Not that I really think it's a big deal to be banned from your blog, but as common as this has been recently, you might want to check into it a tiny bit before banning "me".

Identity is relative on the internet. Of course I banned the AndruX who made the dumbass remarks, not "you". If I ban somebody using name "AndruX", how other than as "AndruX" am I supposed to address him? That is independant from all other possible "AndruX" that might exist on the internet. Especially since you can't ban names on blogger, but only delete comments, and you'll notice that yours haven't been deleted.
Am I the only one finding it amusing that we're confronted with a real ID problem (fake AndruX) in a discussion about RealID? :)

I agree wholeheartedly with Hobonicus, by the way. It seems that some of you are saying that you won't be using this feature because you'd like another one.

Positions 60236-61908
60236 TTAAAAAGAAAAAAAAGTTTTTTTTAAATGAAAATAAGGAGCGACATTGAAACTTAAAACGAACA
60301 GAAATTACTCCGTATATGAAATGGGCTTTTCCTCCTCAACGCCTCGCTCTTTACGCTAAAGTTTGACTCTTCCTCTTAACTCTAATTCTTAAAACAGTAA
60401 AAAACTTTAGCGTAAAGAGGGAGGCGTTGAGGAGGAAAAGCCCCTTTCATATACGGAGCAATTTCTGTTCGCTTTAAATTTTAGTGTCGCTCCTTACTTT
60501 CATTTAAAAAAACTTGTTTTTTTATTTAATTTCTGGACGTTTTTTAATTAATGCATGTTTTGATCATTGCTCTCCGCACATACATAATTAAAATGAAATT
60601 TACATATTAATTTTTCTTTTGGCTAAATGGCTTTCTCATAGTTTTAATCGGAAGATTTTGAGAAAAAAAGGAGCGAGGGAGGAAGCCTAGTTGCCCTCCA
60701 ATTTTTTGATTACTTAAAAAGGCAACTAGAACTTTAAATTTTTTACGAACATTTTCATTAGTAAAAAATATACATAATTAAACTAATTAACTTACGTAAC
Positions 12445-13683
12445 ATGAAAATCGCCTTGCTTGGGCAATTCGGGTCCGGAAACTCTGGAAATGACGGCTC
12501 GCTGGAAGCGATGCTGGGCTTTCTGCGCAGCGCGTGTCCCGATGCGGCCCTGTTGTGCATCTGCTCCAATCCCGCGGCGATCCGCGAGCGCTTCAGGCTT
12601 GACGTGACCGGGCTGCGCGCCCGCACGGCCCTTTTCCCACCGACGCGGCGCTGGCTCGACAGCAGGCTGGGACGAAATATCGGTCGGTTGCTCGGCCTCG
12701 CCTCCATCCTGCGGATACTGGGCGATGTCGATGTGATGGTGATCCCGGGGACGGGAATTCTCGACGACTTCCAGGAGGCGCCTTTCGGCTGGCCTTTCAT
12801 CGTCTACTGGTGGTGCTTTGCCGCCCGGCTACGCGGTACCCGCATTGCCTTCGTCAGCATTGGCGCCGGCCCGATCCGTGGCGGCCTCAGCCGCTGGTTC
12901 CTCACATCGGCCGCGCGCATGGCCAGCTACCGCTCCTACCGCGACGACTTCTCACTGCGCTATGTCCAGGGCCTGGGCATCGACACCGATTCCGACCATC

If you'd really like using this feature with guildies and online acquaintances, then why not change your name to To Bold in the "name" field of your account and temporarily change your login email to while adding your friends. Subsequently changing it back shouldn't change anything, and your contacts won't have any idea what your "real" login email address is. I fully agree it's far from convenient, but shoehorning your own feature into somebody else's rarely is.

Of course, I don't have any Real Friends™, so for me this won't be much help! I was thinking about adding my wife, but I realised that we're already using the RealVoice™ communication system. That stuff is wicked, even works offline.